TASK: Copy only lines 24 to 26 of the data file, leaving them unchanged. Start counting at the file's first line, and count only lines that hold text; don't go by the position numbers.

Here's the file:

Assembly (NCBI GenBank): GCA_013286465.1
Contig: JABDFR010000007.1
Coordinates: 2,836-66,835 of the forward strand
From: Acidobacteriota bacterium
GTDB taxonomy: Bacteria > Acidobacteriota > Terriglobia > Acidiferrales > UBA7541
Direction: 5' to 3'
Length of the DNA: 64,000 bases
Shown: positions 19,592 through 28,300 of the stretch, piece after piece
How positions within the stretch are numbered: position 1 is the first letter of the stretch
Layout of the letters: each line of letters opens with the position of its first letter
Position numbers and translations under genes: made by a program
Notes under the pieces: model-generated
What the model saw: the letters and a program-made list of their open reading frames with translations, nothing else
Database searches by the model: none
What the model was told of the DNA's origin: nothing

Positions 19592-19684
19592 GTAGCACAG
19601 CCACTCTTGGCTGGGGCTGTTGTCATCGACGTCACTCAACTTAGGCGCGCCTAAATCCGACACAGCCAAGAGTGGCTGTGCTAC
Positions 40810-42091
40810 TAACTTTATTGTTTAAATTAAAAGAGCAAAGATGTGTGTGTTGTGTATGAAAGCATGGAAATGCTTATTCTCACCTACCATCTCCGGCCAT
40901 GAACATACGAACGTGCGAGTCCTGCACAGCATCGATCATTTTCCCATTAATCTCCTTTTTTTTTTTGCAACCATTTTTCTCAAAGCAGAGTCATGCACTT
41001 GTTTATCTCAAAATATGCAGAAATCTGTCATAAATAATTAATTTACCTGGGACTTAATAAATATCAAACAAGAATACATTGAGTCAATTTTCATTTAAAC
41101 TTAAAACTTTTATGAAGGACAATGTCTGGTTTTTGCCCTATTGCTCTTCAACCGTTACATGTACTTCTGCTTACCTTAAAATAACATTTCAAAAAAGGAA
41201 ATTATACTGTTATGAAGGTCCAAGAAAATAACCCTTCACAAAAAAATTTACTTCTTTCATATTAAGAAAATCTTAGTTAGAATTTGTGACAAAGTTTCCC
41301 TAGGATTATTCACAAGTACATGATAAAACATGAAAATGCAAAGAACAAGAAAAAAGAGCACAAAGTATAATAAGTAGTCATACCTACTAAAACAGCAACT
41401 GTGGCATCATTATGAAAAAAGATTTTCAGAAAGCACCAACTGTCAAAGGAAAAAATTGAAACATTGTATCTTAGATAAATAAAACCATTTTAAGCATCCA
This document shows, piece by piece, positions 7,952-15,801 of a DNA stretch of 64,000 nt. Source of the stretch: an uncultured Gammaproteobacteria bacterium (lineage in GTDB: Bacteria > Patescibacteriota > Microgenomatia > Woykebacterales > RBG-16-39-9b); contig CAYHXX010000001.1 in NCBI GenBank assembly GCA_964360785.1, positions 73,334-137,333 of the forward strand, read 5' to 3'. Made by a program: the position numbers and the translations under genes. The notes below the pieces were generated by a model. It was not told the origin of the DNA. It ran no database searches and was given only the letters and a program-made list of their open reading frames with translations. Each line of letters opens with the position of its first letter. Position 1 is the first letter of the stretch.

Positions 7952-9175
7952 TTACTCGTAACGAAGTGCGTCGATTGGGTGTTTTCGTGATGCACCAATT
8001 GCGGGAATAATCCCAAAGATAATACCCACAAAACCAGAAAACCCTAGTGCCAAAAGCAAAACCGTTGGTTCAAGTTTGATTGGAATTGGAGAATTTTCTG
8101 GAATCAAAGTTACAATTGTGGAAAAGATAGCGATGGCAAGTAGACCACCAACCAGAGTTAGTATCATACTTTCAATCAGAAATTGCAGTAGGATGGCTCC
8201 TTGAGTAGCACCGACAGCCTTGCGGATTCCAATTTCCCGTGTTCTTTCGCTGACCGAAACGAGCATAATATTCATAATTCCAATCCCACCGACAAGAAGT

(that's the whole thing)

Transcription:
41201 ATTATACTGTTATGAAGGTCCAAGAAAATAACCCTTCACAAAAAAATTTACTTCTTTCATATTAAGAAAATCTTAGTTAGAATTTGTGACAAAGTTTCCC
41301 TAGGATTATTCACAAGTACATGATAAAACATGAAAATGCAAAGAACAAGAAAAAAGAGCACAAAGTATAATAAGTAGTCATACCTACTAAAACAGCAACT
41401 GTGGCATCATTATGAAAAAAGATTTTCAGAAAGCACCAACTGTCAAAGGAAAAAATTGAAACATTGTATCTTAGATAAATAAAACCATTTTAAGCATCCA